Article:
The headquarters of the nonprofit Ohio Historical Society, the Ohio Historical Center abounds with exhibits and activities that showcase the state's diverse social, natural, and archeological history. Built in 1970, the museum's towering Brutalist edifice is a piece of history itself, lauded as "bold" and "imaginative” by the American Institute of Architects. Inside, a 15,000-square-foot gallery explores pivotal moments in the Buckeye State’s past, examining everything from Ohio’s role in the Civil War to Boomer Esiason’s stint as Secretary of State. A natural-history exhibit regales guests with interactive displays of animals, plants, and geography. In addition to its permanent exhibits, the center hosts an ever-changing selection of featured exhibits and special events.
Outside the museum sits Ohio Village, a re-creation of a Civil War–era town. Costumed villagers bustle about the square, performing chores and activities of the era, such as churning butter and checking wooden PalmPilots. The town's 15 buildings showcase the height of 19th-century architecture and include a Gothic-revival church, a large town hall, and an open market. The village is also the home of the renowned Ohio Village Muffins, who regularly compete in games of baseball played by 19th-century rules.
One man crouches low, weapon resting on his shoulder. Another stands erect, a pair of binoculars held to his face. An entire military squad of toy soldiers stands ready for eternal battle within a shadow box crafted by Neal Raffensberger. The shadow box is one of 4,000 framing options showcased inside Raffensberger Photography & Framing's red-brick façade, where professional photographer and custom-framing specialist Neal and his assistant help patrons conserve their most beloved mementos. Multitudes of frames, mats, mountings, and glass—including conservation glass that blocks 99% of color-dulling UV rays—come together to display anything from photographs and posters to jerseys and wisdom teeth. Neal, who first dabbled in photography at the age of 5 in his father's basement darkroom, also flaunts his artistic eye behind the camera in the store's onsite studio. Families, couples, and proof-seeking Bigfoots can capture history in portrait sessions, which use digital photography to allow for immediate viewing after each shoot.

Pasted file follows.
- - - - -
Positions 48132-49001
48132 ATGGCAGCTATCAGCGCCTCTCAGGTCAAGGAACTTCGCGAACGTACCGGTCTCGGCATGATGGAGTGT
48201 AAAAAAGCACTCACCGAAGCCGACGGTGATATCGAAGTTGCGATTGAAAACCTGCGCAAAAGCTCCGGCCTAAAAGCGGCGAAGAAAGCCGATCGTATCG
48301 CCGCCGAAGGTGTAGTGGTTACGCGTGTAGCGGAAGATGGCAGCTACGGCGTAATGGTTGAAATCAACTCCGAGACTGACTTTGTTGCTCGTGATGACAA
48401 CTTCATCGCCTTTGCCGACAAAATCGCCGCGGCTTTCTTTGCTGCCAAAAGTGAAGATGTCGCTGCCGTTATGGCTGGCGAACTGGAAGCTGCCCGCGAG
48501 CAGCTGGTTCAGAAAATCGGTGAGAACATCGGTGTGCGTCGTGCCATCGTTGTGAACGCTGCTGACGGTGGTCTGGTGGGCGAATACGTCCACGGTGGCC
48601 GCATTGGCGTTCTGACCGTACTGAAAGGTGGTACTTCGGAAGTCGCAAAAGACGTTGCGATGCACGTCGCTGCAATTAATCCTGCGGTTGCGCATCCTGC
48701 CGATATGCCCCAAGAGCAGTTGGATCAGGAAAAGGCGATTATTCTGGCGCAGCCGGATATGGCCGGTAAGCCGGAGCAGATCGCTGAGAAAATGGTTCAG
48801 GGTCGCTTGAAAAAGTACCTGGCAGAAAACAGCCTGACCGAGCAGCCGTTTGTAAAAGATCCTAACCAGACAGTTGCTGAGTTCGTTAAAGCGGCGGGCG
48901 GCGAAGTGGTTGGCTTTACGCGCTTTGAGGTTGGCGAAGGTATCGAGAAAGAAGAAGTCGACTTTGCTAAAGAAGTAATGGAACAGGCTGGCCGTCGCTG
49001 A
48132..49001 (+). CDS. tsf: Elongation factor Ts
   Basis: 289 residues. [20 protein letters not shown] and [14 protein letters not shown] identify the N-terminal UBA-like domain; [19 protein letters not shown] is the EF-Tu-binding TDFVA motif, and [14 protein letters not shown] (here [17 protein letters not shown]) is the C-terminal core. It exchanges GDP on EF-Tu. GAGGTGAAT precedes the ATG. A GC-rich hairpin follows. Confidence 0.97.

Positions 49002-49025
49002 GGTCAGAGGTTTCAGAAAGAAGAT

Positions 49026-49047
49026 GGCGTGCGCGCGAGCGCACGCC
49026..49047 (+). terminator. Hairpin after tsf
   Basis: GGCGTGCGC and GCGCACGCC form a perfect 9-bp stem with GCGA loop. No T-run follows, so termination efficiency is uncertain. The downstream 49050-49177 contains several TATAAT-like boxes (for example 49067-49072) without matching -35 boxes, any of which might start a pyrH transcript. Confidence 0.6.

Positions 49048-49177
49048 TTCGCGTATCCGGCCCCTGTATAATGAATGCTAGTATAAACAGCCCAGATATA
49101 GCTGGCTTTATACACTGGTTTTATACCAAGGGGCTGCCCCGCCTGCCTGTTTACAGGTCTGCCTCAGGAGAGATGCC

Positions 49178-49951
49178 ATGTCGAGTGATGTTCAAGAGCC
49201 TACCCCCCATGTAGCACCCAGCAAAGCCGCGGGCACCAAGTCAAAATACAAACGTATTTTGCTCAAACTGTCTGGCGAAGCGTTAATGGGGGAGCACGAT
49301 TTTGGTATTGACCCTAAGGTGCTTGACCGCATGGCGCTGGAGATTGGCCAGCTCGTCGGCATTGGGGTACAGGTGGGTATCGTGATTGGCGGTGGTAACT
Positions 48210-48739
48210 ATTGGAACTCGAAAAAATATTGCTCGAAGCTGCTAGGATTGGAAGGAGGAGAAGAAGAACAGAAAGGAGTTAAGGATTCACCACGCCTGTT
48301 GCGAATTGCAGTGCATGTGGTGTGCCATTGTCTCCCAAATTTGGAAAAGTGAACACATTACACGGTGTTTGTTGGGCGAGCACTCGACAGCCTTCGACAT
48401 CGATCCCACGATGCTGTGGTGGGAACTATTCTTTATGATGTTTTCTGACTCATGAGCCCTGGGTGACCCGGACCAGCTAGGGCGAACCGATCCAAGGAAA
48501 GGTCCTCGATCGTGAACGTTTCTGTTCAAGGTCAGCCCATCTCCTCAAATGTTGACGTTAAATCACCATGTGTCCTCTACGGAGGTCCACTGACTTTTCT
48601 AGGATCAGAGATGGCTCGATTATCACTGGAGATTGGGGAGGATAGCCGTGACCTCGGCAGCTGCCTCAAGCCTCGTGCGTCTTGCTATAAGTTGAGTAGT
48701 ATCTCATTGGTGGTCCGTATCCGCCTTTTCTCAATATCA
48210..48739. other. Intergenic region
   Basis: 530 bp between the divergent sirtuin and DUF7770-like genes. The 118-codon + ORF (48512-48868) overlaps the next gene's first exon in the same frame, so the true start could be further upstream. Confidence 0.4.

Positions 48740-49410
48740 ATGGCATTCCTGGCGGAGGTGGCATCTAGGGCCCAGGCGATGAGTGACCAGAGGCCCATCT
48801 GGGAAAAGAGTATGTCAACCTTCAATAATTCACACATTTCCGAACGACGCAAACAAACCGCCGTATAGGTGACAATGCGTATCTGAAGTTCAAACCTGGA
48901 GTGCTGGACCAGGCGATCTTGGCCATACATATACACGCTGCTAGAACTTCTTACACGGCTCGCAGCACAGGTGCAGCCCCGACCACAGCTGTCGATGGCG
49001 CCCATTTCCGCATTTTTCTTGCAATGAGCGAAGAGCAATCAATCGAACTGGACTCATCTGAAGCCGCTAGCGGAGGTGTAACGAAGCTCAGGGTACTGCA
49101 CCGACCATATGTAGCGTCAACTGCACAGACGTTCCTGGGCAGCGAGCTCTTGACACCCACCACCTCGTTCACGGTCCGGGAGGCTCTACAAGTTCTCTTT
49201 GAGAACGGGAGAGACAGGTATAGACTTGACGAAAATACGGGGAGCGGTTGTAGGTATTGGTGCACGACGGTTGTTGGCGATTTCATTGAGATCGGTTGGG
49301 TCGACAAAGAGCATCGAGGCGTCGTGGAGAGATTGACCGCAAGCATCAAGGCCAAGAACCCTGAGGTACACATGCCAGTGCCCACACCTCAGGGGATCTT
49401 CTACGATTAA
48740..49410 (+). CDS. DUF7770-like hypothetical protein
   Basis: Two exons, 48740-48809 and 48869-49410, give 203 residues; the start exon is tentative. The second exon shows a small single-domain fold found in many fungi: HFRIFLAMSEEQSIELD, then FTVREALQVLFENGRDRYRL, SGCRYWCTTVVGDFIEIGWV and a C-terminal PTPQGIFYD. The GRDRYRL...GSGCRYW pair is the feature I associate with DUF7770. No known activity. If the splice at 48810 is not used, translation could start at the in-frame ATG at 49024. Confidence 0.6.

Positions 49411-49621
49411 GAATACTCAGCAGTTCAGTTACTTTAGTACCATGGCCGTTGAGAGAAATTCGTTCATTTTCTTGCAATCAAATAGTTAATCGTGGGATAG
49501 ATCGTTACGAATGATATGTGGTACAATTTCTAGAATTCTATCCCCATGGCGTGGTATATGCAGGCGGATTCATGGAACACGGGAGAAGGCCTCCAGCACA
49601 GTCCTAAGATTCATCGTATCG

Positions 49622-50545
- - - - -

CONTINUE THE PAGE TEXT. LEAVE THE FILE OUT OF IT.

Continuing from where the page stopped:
Publisher Emeritus of CIO magazine Gary Beach founded Tech Corps in 1995 to build technology infrastructures in public schools. Since its inception, it has organized more than 10,000 volunteers to help institute new technology in K–12 schools. Programs including a computer grant, afterschool clubs, and a summer Techie Camp provide youth with access to technological resources and train them in modern skills that will help make them competitive in the workforce. Techie Camp and Techie Club immerse elementary- and middle-school students in hands-on curricula that teaches them to build or work with Lego Mindstorms NXT robots, expanding their knowledge of topics related to the fields of science, technology, engineering, and math.
Armed with 21 years of training in various athletic disciplines and multiple certifications through organizations such as the National Strength and Conditioning Association, Jason Yun helps clients to mow down calories. With his assistant coaches Rick Locke, Bob Benden, and Bob Carleton, he bolsters the physical prowess and mental focus of students during multi-week boot camps. In addition to the camp, he teaches advanced classes such as Kettlebell Khaos or the blazingly fast-paced YunFit. In the latter, Yun shouts out a series of cardio and strength-training commands such as “pushup,” “squat,” or “go home and make a wheatgrass smoothie.”
The American Community Gardening Association strives to increase and enhance community gardening and greening across the United States and Canada. Its binational network of professionals, volunteers, and supporters of community greening help promote and support all aspects of community gardening, urban forestry, and preservation of open spaces. The association supplies community groups and schools with information and education to boost children's interest in fruits and vegetables and increase their relationship with nature, recognizing that community gardens work to stimulate social interaction, beautify, and promote sustainability.
The 4,000 square feet of climbing space at Vertical Adventures encompasses terrain for top roping, bouldering, and lead climbing under the watchful supervision of a trained staff. The gym challenges wall scramblers to test both their physical endurance and problem-solving skills as they take on the top-rope courses, which represent the majority of the routes and tower as high as 25 feet. Rather than let new patrons become overwhelmed by the variety of courses or get stranded at the top without reading material, the gym’s instructors also conduct lessons for all climbing levels to help climbers improve technique and conquer fears.